Caribbean economist, professor and intellectual who was part of the group called the “plantation economy theorists.”
Lloyd Algernon Best was born on February 27, 1934, in Trinidad and Tobago. He studied at Cambridge and Oxford Universities in Britain. In 1957, he joined the faculty of the University of the West Indies campus in Mona, Jamaica. In 1976, he left teaching to dedicate himself exclusively to political and social activities, which he pursued through the organization Tapia House. He also founded the Trinidad and Tobago Institute of the West Indies in 1997. It was renamed the Lloyd Best Institute of the West Indies in 2007.
The plantation economy theorists, who also included Kari Polanyi Levitt, Norman Greivan and Eric St. Cyr, were interested in understanding the legacy of the plantation system in contemporary Caribbean economies. In his foundational essay on the topic from 1968, titled “Outlines of a Model of the Pure Plantation Economy.” Lloyd argued that “The legacy of institutions, structures and behaviour patterns of the plantation system are so deeply entrenched that adjustment tends to take place as an adaptation within the bounds of the established framework.” These structures and patterns of behavior, say Lloyd and his colleagues, keep the Caribbean economies trapped and act as obstacles to change. Therefore the figure of the escaped slave was reclaimed as the symbol of the culture of resistance and as a fundamental hope for change from within the system. The culture of resistance of the escaped slave was mainly reflected in what Lloyd called the “residentiary sector,” or in the residential production activity that emerged after the abolition of slavery.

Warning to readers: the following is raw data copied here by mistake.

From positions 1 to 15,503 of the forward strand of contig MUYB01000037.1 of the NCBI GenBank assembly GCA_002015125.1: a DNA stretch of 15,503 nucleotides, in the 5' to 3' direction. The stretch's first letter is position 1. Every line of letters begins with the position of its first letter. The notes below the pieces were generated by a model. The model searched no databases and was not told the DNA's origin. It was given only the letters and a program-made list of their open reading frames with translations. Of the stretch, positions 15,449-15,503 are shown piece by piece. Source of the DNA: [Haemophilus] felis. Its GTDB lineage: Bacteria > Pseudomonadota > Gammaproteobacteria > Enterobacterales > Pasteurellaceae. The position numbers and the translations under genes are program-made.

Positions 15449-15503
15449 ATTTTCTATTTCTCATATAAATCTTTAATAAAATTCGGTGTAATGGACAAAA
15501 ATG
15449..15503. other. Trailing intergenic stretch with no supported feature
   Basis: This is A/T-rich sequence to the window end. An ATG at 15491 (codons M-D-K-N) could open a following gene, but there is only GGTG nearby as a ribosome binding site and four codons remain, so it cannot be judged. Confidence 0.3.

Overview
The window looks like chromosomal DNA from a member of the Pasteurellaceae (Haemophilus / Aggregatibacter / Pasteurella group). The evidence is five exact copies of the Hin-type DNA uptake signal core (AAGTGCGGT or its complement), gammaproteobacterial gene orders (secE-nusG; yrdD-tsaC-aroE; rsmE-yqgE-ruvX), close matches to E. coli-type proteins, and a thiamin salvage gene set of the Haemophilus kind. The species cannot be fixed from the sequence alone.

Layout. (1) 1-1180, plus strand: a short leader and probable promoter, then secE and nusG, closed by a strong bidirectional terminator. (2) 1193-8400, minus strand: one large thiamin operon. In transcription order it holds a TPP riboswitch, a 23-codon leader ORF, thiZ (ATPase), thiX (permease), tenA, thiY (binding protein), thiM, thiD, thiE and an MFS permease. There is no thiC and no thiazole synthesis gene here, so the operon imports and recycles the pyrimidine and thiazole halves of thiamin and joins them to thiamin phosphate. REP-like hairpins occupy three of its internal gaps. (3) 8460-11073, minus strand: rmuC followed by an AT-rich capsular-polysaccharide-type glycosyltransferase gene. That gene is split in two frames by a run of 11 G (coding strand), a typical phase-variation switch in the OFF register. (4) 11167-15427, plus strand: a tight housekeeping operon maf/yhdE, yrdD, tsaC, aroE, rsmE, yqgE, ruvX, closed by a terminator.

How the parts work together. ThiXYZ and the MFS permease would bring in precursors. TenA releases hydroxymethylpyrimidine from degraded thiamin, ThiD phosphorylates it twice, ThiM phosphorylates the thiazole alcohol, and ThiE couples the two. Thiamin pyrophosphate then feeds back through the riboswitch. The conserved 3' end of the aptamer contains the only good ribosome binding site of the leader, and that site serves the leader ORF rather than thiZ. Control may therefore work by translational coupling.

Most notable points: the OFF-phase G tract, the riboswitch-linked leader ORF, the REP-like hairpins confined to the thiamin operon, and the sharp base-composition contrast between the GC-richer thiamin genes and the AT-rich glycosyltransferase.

Lloyd Best died on March 19, 2007, at the age of 73. Much of his work was published posthumously, including Essays on the Theory of Plantation Economy: A Historical and Institutional Approach to Caribbean Economic Development, published in 2009 and co-authored by Kari Polanyi Levitt and Economic Policy and Management Choices: A Contemporary Economic History of Trinidad and Tobago, 1950-52), published in 2009 and co-authored by Eric St. Cyr.
Author: Luis Galanes
Published: June 09, 2012.
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